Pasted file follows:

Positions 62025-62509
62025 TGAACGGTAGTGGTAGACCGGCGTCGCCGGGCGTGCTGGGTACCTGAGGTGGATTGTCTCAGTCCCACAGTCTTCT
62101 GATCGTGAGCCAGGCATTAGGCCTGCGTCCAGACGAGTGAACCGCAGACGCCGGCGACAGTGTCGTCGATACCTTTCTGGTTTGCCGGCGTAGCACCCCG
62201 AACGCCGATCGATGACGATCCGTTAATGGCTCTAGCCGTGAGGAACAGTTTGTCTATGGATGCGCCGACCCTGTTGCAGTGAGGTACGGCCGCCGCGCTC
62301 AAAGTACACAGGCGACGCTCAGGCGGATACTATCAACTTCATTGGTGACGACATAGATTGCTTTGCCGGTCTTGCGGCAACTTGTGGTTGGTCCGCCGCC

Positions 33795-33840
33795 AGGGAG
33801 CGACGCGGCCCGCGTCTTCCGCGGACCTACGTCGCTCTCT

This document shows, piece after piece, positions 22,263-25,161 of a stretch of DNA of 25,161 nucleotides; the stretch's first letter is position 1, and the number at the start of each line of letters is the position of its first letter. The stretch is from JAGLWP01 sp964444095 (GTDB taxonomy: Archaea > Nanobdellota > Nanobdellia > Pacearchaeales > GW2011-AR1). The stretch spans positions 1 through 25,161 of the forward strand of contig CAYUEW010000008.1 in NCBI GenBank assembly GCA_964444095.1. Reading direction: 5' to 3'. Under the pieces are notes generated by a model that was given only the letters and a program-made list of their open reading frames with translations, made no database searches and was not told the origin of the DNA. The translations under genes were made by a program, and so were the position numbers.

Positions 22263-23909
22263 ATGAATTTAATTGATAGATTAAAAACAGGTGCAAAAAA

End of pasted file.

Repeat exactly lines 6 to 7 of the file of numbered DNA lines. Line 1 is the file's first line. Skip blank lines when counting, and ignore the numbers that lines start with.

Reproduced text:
Positions 33795-33840
33795 AGGGAG